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Ethiopian airliner down in Africa

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Ethiopian airliner down in Africa

Old 12th Mar 2019, 04:30
  #581 (permalink)  
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Interesting piece from Slate:

"Boeing’s either going to have to come up with a very convincing fix for whatever caused these two crashes, or think about starting over with a fresh sheet of paper.".

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Old 12th Mar 2019, 04:39
  #582 (permalink)  
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Interesting yes, but if they can write this with a straight face... "Malaysia Airlines, which the public viewed with misgivings after it lost two 777s in less than five months in 2014. Though it bore no obvious responsibility for either incident—one was shot down by Russia, the second was hijacked..." how deep will the rest of it be?
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Old 12th Mar 2019, 04:54
  #583 (permalink)  
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Captain was Pilot Flying. Addis is a "Capt only" Airport
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Old 12th Mar 2019, 05:03
  #584 (permalink)  
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737 MAX stabilizer cutout switches are guarded. With the guards in their normal, closed positions the switches are forced into the position that provides normal operation of the stabilizer. To cutout the stabilizer motor (i.e., disable electric trim from any source) the guards must be raised and the switches moved to the position that is only possible with the guards raised. Guarded switches of this sort provide two very strong levels of safety. First they make it very difficult/impossible to toggle the switch inadvertently as the guard must be raised before the switch can be toggled. Second they make the polarity of the switch very clear as normal operation position is the only one possible with the guard closed.
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Old 12th Mar 2019, 05:04
  #585 (permalink)  
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Originally Posted by Etudiant
The crew reported problems with air speed indications. Does that invalidate the reported 383kt speed?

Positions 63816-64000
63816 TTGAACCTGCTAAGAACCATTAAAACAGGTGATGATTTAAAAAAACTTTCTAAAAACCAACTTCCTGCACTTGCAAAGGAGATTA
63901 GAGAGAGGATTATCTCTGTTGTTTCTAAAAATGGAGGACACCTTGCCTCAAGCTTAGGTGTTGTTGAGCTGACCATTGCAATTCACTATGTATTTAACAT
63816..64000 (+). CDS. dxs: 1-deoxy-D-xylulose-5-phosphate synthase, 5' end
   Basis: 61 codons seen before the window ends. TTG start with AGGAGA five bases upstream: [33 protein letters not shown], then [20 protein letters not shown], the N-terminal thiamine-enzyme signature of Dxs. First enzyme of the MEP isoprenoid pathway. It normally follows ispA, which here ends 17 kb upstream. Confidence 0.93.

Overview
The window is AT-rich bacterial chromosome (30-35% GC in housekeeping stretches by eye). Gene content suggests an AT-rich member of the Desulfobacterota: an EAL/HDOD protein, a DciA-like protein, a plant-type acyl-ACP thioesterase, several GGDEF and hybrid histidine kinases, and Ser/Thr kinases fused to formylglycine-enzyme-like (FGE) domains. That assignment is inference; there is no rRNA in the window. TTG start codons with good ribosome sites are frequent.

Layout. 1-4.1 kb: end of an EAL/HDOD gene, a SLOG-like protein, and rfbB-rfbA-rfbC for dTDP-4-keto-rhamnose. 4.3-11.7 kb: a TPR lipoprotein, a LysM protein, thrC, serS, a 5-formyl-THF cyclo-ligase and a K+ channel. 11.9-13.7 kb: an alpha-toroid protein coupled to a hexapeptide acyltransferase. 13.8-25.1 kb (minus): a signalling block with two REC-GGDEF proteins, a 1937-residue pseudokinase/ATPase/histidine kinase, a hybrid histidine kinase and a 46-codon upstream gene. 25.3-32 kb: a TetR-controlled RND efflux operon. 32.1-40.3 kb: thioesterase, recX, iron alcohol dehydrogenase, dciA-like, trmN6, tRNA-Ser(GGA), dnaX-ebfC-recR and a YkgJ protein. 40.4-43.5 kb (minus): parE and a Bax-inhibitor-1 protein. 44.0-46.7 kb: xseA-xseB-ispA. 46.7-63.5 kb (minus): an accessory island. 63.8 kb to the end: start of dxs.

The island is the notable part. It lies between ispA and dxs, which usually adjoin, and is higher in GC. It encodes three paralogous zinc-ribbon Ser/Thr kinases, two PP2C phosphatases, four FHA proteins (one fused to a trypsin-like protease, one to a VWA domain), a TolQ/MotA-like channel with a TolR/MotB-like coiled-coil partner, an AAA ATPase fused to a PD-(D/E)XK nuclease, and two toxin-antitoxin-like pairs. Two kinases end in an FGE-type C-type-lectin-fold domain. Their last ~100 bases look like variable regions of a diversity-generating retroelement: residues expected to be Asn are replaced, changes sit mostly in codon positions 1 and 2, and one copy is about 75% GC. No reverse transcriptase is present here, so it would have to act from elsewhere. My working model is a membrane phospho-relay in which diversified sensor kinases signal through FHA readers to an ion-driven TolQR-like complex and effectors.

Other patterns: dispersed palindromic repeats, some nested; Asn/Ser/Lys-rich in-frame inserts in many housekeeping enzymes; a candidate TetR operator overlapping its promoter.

It does seem a high speed for less than 6 minutes after takeoff and at low altitude. Is it even credible?
If you stayed at low level and didn't pull the power WAY back (eg if you didn't know what speed you were doing) you'd very quickly (less than 6 minutes) be going VERY VERY fast.

Done a low-level level-off recently?
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Old 12th Mar 2019, 05:12
  #586 (permalink)  
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Originally Posted by MD80767 Driver View Post
Captain was Pilot Flying. Addis is a "Capt only" Airport
are you ET. Crew?
ADD is certainly NOT Cat C or Captain Only in most companies.
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Old 12th Mar 2019, 05:32
  #587 (permalink)  
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Originally Posted by oldoberon View Post
lancs said " From the Lion Air thread, I believe MCAS cycles between the 2 AOAs between each flight..""..

If the system uses 1 &2 on alternate flights both are wired in, I would think it is relatively simple to put a 1-2 switch in the cockpit but it is only active when the red light / HUD shows there is a difference, that could possibly immediately allow crew to rectify problem

Is this correct? Can someone cite the source?
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Old 12th Mar 2019, 05:39
  #588 (permalink)  
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What is the source for the above statement? There is no information in the current B738M AOM that tells crews that the "MCAS cycles between the left AoA and the right AoA sensor".
I **suspect** ther confusion comes from a much earlier post- probably re lion/maintenance comments that as I ***vaguely *** recall - there is an automatic change/switch of right side to left side computer systems/ TO displays every flight cycle or similar.
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Old 12th Mar 2019, 05:43
  #589 (permalink)  
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Originally Posted by Cows getting bigger View Post
Some rough working assumptions (probably overly optimistic):

350 aircraft
In service for 2 years, each aircraft available 340 days/yr, 5 sectors/day.
Total number of departures: approx 1.2m giving a fatal accident rate of 1.67 per million flights.

In comparison using figures up to 2017:

Banderantie - 3.07. (Ouch!)
Concorde - 11.36 (indicative of very low numbers in service and utilisation)
F28 - 1.65
A310 - 1.34
B747 (early models) 1.02
B747 (-400 onwards) - 0.06
B737 (all models) - 0.28
A320 series - 0.11
First 737 max was delivered in May 2017 so none have been in operation for 2 years. Most have been in operation for less than 1 year. 5 sectors per day is also a very high estimate.

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Old 12th Mar 2019, 06:06
  #590 (permalink)  
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Originally Posted by MD80767 Driver View Post
Captain was Pilot Flying. Addis is a "Capt only" Airport
Not necessarily. In FlyDubai I seem to recall that it was, but in other airlines that I've been in it was not. It depends upon the airline and how they choose to categorise it.
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Old 12th Mar 2019, 06:09
  #591 (permalink)  
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Originally Posted by PlatinumFlyer View Post
I profoundly hope and pray this doesn't come back to bite them
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Old 12th Mar 2019, 06:16
  #592 (permalink)  
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Originally Posted by Dee Vee View Post